ON SEPTEMBER 17, a member with the alias teapot tuber hacker went to a Grand Theft Auto site with what they said were 90 clips from Rockstar Games’ next game, Grand Theft Auto VI, which is expected to be a major blockbuster. They stated, “[It’s] feasible I might release additional info soon, including the source code and assets for GTA 5 and 6, as well as a testing build for GTA 6.”
The hack was in fact successful. The next day, Rockstar said that it had “suffered a network intrusion” in which “an unauthorized third party unlawfully took private information from our system.” This material was obtained by downloading it illegally. That includes early footage from its future game, which resulted in the parent firm, Take-Two, scurrying to have films uploaded on platforms such as YouTube and Twitter deleted as swiftly as possible.
Essentially trying to blackmail Rockstar with Source Code of GTA 5 and even GTA 6 Source Code for the testing build
Awful, just awful. If the source code was to leak out for these it would be an unimaginable disaster and potentially delay Grand Theft Auto 6 from release further https://t.co/TX7J5ibFTK
— Benji-Sales (@BenjiSales) September 18, 2022
The breach involving Grand Theft Auto is among the most significant leaks to occur in the video game business, if not the most significant leak overall. It is mind-boggling how much information the hacker was able to get, including movies and even the source code for Grand Theft Auto V and Grand Theft Auto VI.
Source code is the building block that enables game creators to individually design their games. Rockstar Games isn’t the only company that has suffered a major security compromise, though. This week, a user on Reddit uploaded 43 minutes of gameplay video from the forthcoming Diablo IV from developer Blizzard.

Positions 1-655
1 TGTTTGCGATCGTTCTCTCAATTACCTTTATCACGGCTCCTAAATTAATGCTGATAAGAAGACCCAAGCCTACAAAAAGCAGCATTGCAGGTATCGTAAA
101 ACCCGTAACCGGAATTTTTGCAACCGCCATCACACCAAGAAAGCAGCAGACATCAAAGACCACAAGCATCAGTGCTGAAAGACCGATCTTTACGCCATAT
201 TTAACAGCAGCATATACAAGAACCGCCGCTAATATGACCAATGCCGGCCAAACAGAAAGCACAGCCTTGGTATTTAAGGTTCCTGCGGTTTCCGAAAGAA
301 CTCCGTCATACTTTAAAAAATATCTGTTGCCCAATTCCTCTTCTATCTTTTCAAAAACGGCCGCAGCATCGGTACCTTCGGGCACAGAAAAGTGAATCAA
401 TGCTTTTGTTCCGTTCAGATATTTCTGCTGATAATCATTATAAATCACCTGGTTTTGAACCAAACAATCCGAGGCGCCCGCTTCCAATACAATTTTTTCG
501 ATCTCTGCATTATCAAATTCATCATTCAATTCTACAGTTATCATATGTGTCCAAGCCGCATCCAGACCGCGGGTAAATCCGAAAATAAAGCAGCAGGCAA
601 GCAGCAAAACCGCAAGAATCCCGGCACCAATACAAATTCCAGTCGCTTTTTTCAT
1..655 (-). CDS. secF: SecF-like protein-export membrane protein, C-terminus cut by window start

At the beginning of this month, information on Ubisoft’s upcoming Assassin’s Creed game, Assassin’s Creed Mirage, was leaked online before the company’s showy announcement. Since then, a YouTuber has come forward to admit responsibility for the leak after he breached an embargo. Hackers have already attacked renowned game studios in the past, such as Naughty Dog, and posted previously unpublished material regarding The Last of Us Part II.
Take-stock Two’s dropped immediately following the leak of Grand Theft Auto VI, and the firm reassured investors that it had “taken efforts to isolate and limit this event.” However, the full effects of this may not be seen for some time. The leaking of content is a headache for developers. Developers of video games that WIRED talked with saw the event as disheartening and even demotivating.
Alex Hutchinson, a veteran creative director whose work includes Assassin’s Creed III and Far Cry 4, has said that “you labor for years on a project and suddenly a half-completed version of it appears online.” “And you are getting endless terrible remarks about it, which you can’t defend because then you are just giving oxygen to a horrible situation.” “And you are getting endless negative comments about it.” And the ramifications that cascade from it may be far more devastating.
Players have already voiced their disapproval of the leaked build of Grand Theft Auto VI as well as the overall aesthetic of the game, which is still in development. A significant portion of this is due to a misunderstanding of how game development takes place and how games will look after they have been completed.
Take for example the game Uncharted 4: A Thief’s End. An early build of a car chase that features Nathan Drake driving a jeep down what appears to be a 3D graph, with the road neatly squared, was shared on Twitter by Naughty Dog developer Kurt Margenau.